Immigration Calls To Beleaguered Democrats

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A big rally demanding comprehensive immigration reform is expected Sunday, but don't expect much action from Congress on the issue. Comprehensive reform is not a winner in an election year for Democrats; they'll have to give it a nod, but they are unlikely to take it on along with health care, financial regulations and jobs.

SCOTT SIMON, host:

Tomorrow afternoon, at about the same time that the House meets for what could be a final showdown on health care, tens of thousand of people will march on the Capitol. That may not be a surprise, except this particular demonstration is about overhauling the nation's immigration laws. It's being called the March for America. Its aim is getting Congress to act on immigration this year.

But as NPR's David Welna reports, that might be a tall order, despite renewed efforts to make that happen.

DAVID WELNA: It's not as if Congress has nothing else going on this midterm election year. Not only is there the health-care makeover, there's also a long-delayed financial regulatory overhaul, stalled climate-change bills, and job-creating legislation. But Illinois Democrat Luis Gutierrez says it's scandalous this Congress has done nothing on immigration, and that President Obama has made things worse.

Representative LUIS GUTIERREZ (Democrat, Illinois) This administration - Barack Obama administration - will exceed the number of family separations and deportations than even at the height of George Bush, which is saying a lot. Understand the fear and the devastation that are going on. You know, it needs to get taken care of.

WELNA: It's the plight of some 12 million illegal immigrants that busloads of their supporters are coming to Washington to change.

Mr. GABE GONZALEZ (Director, Center for Community Change): We're expecting a whole lot. I would say easily over 80,000. It could top 100,000 or more.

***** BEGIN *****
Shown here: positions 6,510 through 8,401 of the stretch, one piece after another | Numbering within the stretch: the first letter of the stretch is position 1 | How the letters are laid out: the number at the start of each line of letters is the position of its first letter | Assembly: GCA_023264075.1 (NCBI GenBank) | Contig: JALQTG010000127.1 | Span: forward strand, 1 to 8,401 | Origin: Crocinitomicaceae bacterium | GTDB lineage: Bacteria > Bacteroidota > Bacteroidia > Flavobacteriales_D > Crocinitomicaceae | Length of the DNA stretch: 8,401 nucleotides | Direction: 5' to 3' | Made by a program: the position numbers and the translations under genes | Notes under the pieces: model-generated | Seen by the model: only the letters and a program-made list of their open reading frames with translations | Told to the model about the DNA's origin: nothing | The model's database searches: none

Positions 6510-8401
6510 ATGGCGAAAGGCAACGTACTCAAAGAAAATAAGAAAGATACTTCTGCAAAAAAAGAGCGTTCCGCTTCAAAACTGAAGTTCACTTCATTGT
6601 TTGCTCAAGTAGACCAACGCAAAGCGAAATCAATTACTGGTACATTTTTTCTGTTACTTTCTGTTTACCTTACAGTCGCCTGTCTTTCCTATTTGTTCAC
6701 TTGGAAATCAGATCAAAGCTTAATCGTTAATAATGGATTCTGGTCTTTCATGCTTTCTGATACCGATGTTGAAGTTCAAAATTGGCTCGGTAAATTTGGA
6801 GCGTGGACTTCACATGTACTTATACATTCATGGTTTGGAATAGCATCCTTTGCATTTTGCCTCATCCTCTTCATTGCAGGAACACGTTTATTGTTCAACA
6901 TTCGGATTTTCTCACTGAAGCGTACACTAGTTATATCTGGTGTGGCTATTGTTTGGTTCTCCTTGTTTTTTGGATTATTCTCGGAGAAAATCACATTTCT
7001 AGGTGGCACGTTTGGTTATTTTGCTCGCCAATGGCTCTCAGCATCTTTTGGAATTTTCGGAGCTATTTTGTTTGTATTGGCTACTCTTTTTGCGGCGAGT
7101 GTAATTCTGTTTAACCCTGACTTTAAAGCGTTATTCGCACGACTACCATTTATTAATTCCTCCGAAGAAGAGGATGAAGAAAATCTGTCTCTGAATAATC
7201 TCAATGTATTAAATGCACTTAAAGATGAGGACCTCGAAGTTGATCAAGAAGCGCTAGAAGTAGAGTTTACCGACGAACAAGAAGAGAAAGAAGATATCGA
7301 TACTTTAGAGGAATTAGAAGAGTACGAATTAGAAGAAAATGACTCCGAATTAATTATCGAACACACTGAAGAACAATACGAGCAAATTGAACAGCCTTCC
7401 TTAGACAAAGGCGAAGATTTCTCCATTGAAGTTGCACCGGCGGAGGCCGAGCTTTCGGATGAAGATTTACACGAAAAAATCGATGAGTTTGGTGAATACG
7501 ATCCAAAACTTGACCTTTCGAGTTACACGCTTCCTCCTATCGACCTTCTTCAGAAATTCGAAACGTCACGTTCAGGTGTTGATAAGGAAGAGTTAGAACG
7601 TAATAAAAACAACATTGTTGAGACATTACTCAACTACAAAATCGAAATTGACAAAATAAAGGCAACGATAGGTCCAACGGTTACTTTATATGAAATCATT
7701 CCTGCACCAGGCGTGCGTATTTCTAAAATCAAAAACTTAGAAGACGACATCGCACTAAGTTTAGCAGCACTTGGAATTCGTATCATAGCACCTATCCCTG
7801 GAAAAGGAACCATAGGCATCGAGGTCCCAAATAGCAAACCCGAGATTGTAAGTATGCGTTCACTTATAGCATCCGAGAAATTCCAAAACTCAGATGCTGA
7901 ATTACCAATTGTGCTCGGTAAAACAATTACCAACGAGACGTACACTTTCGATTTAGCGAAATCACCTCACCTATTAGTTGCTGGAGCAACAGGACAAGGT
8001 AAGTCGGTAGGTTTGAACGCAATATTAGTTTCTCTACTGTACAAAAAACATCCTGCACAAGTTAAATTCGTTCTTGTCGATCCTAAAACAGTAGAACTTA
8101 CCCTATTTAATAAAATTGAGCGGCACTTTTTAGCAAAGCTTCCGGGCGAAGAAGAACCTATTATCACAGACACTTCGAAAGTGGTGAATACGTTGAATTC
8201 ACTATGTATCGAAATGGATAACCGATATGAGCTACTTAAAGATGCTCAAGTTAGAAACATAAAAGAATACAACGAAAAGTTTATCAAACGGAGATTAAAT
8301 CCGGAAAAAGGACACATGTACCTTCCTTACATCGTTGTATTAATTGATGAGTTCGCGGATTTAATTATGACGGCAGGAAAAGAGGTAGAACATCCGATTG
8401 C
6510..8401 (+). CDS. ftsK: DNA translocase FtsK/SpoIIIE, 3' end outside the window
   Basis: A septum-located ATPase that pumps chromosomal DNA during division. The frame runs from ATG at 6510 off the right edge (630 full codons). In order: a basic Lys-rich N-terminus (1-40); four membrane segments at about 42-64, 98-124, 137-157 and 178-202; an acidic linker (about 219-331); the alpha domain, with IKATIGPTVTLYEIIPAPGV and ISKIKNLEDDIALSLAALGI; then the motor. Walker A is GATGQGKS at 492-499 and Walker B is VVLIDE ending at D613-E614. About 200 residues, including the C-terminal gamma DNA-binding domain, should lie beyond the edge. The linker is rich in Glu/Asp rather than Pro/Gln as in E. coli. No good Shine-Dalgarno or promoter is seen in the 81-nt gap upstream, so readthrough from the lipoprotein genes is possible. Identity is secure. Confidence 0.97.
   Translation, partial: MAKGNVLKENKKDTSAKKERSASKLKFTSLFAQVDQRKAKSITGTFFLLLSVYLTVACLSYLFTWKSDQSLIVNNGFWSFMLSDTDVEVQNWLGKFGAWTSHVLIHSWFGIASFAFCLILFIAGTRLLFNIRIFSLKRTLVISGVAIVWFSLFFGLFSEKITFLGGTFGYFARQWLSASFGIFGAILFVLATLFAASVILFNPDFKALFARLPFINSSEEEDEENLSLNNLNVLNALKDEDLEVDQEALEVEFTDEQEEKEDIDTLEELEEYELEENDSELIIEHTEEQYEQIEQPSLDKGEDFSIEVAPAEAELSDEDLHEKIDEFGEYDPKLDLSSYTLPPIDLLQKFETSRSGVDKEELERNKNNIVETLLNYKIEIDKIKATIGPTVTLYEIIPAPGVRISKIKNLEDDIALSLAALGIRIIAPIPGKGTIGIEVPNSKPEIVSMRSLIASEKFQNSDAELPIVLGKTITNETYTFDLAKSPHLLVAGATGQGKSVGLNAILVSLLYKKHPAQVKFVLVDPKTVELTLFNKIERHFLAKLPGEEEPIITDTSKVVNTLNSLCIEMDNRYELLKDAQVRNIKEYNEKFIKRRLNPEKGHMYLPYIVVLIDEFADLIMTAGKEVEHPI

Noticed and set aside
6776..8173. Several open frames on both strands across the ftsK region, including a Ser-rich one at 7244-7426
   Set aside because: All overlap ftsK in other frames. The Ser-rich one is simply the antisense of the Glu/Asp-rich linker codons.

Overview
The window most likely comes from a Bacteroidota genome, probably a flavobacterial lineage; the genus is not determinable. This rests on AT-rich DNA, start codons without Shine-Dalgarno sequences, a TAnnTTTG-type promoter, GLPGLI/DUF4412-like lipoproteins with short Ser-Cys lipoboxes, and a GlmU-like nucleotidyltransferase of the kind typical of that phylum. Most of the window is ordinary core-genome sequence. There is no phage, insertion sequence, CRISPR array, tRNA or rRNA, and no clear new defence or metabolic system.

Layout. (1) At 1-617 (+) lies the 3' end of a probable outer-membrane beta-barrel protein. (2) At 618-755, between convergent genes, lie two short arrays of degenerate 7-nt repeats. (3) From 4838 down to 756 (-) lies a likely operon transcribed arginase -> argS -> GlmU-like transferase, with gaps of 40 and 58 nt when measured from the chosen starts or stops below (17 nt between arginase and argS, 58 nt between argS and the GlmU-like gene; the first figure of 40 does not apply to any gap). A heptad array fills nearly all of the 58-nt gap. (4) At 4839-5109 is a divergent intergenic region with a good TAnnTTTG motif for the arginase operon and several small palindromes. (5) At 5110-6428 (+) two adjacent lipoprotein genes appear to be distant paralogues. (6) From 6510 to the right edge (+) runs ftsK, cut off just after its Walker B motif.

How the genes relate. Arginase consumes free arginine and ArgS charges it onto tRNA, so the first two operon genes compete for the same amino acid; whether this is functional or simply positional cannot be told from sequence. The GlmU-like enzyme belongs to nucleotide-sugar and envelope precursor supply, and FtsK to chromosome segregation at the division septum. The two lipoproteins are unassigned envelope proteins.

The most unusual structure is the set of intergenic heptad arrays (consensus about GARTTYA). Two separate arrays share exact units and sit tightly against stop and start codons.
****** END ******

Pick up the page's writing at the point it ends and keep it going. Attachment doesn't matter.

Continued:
WELNA: Gabe Gonzalez, of Washington's Center for Community Change, is the March for America's lead organizer. He says lawmakers would be foolish to ignore tomorrow's march, since 10 million highly motivated Latinos voted in the last presidential election.

Mr. GONZALEZ: There's a number of elections across the country where Latino and immigrant votes will be the difference, and there's going to be a huge problem with intensity if something isn't done on immigration reform. Of this we are certain.

WELNA: On Thursday, two senators, South Carolina Republican Lindsey Graham and New York Democrat Charles Schumer, went to the White House and gave President Obama an outline of things they want done in an immigration overhaul -everything from biometric Social Security cards to a path to legalization for illegal immigrants.

Earlier in the week, on ABC, Graham accused the president of having done little on immigration.

Sen. LINDSEY GRAHAM (Republican, South Carolina): All youve done is talk about what we should do. Now's the time to lead. Tell the people at the rally next weekend that your administration will write a comprehensive immigration reform bill. I will be glad to look at it. If I like it, I'll sign on. If I oppose it, I'll tell you where I disagree - and see how many votes you can get.

WELNA: So far, Schumer says, Graham is the only Senate Republican willing to back a broad immigration makeover.

Sen. CHARLES SCHUMER (Democrat, New York): Obviously, we need support. Weve been looking for that second Republican for a while. We have a few possibilities. We're going to ask the president to help us find that second Republican.

WELNA: Darrell West, of the Brookings Institution, says President Obama will likely have to take a lead on this issue.

Mr. DARRELL WEST (Brookings Institution): He's the one who could help pull together the coalition that is necessary for comprehensive immigration reform. It's always good to have senators who are taking the lead but in the end, it's the president who needs to sell this message.

WELNA: That may be a tough sell, though, even with the president's fellow Democrats. Virginia House Democrat Gerry Connolly says he's all for revamping immigration laws.

Representative GERRY CONNOLLY (Democrat, Virginia): But the real question is whether, you know, whether we can, the system - the congressional structure -can handle one more hot, fiery issue on the plate. And my guess is, reluctantly, probably not.

WELNA: Congress's plate, Connolly says, is already more than full.

David Welna, NPR News, the Capitol.

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